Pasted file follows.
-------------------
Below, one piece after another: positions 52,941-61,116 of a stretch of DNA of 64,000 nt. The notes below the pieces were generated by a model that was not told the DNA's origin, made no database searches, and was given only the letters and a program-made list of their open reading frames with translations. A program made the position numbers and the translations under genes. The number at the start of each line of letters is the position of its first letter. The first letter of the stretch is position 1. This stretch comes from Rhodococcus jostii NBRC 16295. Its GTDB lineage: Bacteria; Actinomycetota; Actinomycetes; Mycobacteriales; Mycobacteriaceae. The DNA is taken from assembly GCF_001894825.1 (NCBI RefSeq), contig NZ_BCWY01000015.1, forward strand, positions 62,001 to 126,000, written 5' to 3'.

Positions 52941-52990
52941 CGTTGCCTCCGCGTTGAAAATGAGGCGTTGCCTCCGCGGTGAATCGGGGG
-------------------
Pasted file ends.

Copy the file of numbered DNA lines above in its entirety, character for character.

Below, one piece after another: positions 52,941-61,116 of a stretch of DNA of 64,000 nt. The notes below the pieces were generated by a model that was not told the DNA's origin, made no database searches, and was given only the letters and a program-made list of their open reading frames with translations. A program made the position numbers and the translations under genes. The number at the start of each line of letters is the position of its first letter. The first letter of the stretch is position 1. This stretch comes from Rhodococcus jostii NBRC 16295. Its GTDB lineage: Bacteria; Actinomycetota; Actinomycetes; Mycobacteriales; Mycobacteriaceae. The DNA is taken from assembly GCF_001894825.1 (NCBI RefSeq), contig NZ_BCWY01000015.1, forward strand, positions 62,001 to 126,000, written 5' to 3'.

Positions 52941-52990
52941 CGTTGCCTCCGCGTTGAAAATGAGGCGTTGCCTCCGCGGTGAATCGGGGG